### Outline of a model for predictive saccade generation

There appears to be a relatively fixed correlation window over which past experience is incorporated into the programming of the current saccade. This window, on the order of 2 s, is fixed in absolute time rather than number of trials. We suggest that the saccadic system attempts, whenever possible, to make predictive saccades based on past performance. It does so by “integrating”—in some unknown manner—performance over the previous few seconds. When the rate of target pacing falls below ∼0.25 Hz, there are no longer any previous saccades within this correlation window at the time that a target moves. Thus there is no information on past performance available for adjustment of the current saccade, and prediction breaks down (see Fig. 9 for a schematic representation). The system wants to predict, but the information available for it to do so is too far in the past to be of value. An implication of this model is that predictive saccade pathways are always in some sense “active,” although they have nothing to process until target pacing reaches a critical value. This provides a natural explanation for the abrupt “phase transition” that we previously demonstrated between reactive and predictive saccades when the rate of target pacing reaches ∼0.5 Hz (Shelhamer and Joiner 2003). This formulation might also explain the observed preference for predictive over reactive behavior that may be a general feature of repetitive tasks (Joiner and Shelhamer 2004).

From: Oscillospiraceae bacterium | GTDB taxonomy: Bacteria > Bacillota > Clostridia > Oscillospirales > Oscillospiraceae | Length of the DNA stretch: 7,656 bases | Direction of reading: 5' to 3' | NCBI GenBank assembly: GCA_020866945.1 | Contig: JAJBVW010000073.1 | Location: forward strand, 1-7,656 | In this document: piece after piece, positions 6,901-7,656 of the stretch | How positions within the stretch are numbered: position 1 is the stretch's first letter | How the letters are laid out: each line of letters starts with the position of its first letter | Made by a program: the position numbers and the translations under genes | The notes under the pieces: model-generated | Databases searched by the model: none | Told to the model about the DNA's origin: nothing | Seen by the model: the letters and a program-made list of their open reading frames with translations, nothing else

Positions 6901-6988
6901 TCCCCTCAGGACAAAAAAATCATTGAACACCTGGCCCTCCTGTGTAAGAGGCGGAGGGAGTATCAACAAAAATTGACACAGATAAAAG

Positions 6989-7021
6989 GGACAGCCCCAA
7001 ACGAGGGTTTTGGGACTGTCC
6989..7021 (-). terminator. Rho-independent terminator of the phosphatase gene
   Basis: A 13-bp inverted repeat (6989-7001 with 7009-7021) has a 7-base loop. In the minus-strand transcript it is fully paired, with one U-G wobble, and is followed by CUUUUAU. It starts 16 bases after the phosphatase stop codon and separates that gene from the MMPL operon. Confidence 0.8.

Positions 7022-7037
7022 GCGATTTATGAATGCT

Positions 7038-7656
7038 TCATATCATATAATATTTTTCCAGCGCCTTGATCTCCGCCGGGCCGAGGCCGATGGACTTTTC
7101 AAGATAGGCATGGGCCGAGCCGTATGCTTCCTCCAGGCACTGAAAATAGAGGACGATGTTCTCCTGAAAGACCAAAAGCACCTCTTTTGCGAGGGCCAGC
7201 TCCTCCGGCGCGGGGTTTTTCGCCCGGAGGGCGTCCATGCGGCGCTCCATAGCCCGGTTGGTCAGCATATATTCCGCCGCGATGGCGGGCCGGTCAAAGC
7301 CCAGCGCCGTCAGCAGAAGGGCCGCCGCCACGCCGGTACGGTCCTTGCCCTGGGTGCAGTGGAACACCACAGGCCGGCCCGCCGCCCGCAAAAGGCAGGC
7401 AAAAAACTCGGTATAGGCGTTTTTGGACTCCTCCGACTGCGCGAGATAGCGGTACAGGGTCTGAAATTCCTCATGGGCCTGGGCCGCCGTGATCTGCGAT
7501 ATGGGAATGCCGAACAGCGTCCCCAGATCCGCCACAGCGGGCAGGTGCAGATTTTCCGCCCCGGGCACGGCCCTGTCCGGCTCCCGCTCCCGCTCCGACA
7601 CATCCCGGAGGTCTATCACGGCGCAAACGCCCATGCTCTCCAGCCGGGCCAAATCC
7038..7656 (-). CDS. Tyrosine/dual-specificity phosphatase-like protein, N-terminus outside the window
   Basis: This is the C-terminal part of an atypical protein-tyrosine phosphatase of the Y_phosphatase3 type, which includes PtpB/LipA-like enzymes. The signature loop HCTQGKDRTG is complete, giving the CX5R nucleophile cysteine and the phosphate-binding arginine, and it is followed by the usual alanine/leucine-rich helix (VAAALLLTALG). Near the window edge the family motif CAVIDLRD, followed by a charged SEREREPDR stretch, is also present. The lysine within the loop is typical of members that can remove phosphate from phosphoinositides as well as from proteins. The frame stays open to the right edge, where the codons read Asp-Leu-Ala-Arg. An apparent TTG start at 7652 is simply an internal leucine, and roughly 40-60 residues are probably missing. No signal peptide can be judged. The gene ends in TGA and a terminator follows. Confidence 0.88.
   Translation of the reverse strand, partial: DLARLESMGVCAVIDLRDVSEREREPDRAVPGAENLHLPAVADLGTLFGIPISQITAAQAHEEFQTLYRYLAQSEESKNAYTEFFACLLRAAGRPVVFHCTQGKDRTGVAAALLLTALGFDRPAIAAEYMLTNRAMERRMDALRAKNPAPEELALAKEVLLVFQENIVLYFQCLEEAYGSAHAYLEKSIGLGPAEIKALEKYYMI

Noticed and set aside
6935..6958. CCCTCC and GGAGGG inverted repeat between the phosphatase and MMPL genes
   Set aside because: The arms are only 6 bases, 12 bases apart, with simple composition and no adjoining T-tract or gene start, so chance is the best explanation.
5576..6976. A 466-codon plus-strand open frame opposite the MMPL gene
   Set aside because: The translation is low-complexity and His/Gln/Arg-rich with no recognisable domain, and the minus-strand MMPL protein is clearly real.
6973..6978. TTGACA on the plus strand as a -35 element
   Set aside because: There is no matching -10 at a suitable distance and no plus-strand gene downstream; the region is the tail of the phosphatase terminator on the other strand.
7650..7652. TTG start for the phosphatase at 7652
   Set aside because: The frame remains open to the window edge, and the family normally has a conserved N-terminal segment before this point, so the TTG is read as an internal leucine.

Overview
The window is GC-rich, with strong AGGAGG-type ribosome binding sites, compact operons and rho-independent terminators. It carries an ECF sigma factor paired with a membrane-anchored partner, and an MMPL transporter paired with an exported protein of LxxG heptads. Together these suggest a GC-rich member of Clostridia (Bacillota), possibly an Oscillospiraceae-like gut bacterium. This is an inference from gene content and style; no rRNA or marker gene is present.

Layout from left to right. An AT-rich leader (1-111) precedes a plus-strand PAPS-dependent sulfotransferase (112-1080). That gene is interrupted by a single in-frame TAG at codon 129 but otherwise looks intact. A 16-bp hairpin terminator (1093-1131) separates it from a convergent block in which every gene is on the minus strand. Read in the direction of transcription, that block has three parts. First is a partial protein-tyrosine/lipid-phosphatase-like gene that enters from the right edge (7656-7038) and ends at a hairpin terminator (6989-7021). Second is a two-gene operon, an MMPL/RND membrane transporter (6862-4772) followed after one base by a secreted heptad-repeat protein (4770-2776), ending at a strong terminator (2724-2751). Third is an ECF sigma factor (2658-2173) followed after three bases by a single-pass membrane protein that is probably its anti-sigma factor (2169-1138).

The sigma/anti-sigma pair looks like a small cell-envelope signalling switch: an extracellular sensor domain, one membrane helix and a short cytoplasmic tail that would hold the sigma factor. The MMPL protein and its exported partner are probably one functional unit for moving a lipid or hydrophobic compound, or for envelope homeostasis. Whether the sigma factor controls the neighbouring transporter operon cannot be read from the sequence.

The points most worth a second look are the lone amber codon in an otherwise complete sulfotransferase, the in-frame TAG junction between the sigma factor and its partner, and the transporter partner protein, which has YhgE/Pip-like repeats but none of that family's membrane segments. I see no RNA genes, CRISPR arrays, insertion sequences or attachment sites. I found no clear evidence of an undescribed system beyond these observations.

There is an apparent discrepancy between our previously observed phase-transition frequency of ∼0.5 and 0.25 Hz as predicted here by a correlation window of 2 s. This might be resolved in several ways. First, as noted, the correlation window is arbitrarily defined by thresholds of 0.2; higher values would lead to shorter windows and a higher predicted transition frequency. Second, it may be that more than one previous saccade must fall within the correlation window in order for predictive tracking to occur. Establishing the details of this prediction model is a subject of our current work.

## GRANTS

This work was supported by National Eye Institute Grant EY-015193.

## Acknowledgments

The assistance of W. Joiner and A. Zorn is appreciated.

## Footnotes

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- Copyright © 2005 by the American Physiological Society